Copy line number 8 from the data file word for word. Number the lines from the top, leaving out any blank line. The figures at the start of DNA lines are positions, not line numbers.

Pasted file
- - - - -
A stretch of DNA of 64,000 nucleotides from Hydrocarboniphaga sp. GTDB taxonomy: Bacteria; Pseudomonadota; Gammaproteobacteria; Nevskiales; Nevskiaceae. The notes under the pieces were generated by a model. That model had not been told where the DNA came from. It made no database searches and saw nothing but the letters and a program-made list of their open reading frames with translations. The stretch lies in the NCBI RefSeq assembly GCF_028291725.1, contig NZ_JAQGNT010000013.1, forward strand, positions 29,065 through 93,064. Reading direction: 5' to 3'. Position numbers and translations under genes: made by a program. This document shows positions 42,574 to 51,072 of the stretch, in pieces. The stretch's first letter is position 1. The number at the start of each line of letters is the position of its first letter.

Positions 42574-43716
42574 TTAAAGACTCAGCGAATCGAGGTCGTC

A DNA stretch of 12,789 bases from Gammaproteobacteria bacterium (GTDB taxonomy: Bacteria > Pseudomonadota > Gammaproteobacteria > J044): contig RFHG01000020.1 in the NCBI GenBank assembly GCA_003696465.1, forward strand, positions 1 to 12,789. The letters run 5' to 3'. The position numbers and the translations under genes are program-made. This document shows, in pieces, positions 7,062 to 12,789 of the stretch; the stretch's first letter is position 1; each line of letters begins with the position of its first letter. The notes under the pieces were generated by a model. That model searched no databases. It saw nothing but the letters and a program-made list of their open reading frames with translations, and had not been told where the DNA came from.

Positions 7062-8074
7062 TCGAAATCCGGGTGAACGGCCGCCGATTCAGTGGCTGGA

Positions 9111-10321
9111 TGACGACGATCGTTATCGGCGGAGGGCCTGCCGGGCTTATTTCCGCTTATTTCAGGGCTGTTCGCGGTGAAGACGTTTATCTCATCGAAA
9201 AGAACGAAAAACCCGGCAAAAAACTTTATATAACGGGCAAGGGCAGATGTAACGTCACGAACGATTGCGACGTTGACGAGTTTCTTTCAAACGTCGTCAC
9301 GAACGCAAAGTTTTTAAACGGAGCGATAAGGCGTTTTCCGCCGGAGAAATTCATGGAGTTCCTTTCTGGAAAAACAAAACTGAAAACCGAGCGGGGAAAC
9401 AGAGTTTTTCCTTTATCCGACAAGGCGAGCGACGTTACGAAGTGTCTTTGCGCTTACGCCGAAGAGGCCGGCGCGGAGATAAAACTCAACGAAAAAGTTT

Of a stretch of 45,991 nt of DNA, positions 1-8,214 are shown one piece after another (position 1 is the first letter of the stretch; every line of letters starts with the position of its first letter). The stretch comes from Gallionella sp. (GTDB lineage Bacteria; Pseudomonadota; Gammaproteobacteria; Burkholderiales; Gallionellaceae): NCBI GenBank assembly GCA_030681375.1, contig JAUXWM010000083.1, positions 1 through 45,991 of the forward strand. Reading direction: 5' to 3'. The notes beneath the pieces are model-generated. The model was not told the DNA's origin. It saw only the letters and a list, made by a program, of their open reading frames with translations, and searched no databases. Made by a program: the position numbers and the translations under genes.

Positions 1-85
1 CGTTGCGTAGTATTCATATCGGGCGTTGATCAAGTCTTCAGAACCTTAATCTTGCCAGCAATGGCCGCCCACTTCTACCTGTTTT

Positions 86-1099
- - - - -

9111 TGACGACGATCGTTATCGGCGGAGGGCCTGCCGGGCTTATTTCCGCTTATTTCAGGGCTGTTCGCGGTGAAGACGTTTATCTCATCGAAA